There are generally three ways in which employees find content on your intranet, they browse, discover or search it out. As intranet managers we can influence the effectiveness of each of these in different ways. In this blog post I’m going to show you how.
We humans have developed shortcuts that help us track down information quickly by grouping similar items together. Consider the average kitchen, it’s likely that you will find the baked beans stored near tinned soup, plates with bowls, rice with dried foods not to mention spices collected in the same draw.
These groupings are a mixture of culture (how they are presented in the supermarket) and a learned behaviour (how your parents stored such items). The same concept can be attached to intranet content.
I’m going to start by discussing how people browse for content. This is usually where people turn first, especially when they know the type of content they want. Browsing is done through the site navigation, employees will look at the groupings that have been used and begin to explore that section. If they are looking for a policy and you have grouped your content by department they may first turn to the HR section of your intranet.
If this doesn’t work they are likely to search for the content. The quality of the results is largely down to the intranet software you are using as well as the way content has been classified and tagged. Should someone be searching for holiday allowance and it is listed as annual leave it may not necessarily be found.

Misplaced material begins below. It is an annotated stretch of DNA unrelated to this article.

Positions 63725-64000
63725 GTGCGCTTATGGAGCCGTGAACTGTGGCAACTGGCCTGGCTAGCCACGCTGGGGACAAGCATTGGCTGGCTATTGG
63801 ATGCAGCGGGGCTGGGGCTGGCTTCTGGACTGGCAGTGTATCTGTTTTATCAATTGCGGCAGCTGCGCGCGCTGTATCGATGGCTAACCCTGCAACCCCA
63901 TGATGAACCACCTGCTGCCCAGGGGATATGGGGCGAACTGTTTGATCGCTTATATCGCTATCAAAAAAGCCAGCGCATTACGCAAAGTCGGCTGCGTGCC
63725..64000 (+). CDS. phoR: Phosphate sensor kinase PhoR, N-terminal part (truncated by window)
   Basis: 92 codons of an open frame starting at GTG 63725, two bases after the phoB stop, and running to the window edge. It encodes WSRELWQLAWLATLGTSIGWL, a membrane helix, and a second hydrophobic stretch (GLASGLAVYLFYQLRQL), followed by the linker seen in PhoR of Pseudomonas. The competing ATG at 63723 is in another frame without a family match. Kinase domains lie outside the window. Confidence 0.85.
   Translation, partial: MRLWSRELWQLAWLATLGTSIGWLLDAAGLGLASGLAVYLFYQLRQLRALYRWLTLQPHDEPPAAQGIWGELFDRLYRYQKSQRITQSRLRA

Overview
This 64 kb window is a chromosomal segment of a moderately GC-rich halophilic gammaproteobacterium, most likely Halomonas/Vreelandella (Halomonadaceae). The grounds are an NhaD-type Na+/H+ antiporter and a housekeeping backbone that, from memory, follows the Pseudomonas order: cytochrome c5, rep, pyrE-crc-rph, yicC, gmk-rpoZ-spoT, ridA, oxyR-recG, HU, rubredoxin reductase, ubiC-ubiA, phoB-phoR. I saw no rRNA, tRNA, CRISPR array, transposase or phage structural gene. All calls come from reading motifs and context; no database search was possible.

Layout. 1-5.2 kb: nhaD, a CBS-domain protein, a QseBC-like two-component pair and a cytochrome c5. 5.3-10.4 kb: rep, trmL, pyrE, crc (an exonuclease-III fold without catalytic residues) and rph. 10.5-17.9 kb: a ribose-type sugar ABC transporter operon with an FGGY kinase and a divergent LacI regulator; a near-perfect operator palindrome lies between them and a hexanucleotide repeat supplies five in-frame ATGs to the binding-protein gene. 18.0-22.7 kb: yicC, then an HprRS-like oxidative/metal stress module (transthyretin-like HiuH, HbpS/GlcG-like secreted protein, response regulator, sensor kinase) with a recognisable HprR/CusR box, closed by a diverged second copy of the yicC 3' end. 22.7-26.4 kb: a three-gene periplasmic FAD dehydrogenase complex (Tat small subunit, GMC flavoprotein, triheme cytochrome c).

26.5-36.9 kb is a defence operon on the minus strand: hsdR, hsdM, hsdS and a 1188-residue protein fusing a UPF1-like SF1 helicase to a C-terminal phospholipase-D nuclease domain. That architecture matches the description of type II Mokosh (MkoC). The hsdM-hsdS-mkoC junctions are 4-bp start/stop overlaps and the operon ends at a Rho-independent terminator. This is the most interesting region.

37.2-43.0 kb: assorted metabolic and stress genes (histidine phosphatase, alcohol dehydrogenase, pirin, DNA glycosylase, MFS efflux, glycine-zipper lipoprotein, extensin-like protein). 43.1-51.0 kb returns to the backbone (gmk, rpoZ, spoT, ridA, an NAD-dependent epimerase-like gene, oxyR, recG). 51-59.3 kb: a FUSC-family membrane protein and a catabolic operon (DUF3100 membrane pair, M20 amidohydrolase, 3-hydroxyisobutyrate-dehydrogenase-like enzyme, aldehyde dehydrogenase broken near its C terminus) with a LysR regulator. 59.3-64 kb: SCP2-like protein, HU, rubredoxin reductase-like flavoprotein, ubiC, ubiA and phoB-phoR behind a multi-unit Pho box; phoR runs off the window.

The third way people find content on their intranet is by discovering it. If you have ever been on to a website like Amazon and seen “customers who brought this widget also brought” or on a news site that said “if you liked this content you may also like..” you have discovered content that you may not have been directly looking for.
We can use this process to link one type of content to another through related content. Again it’s about grouping, if we know how people relate content together we can present content they may find useful.
Card sorting will enable you to understand the logic of these groupings to your audience. We would use card sorting to get employees to categorise content in a way that makes sense to them. As in our kitchen example, the way staff group your content will be a mixture of culture and learned behaviour. This means we may want to consider changing the navigation for people in different countries, departments or job functions.
Understanding these groupings we can design effective navigation, we can apply tags to content to improve search and we can relate content together to improve discoverability. If you are looking to take this a step further we discuss card sorting, and how you can use it, within our free guide on how to manage your intranet.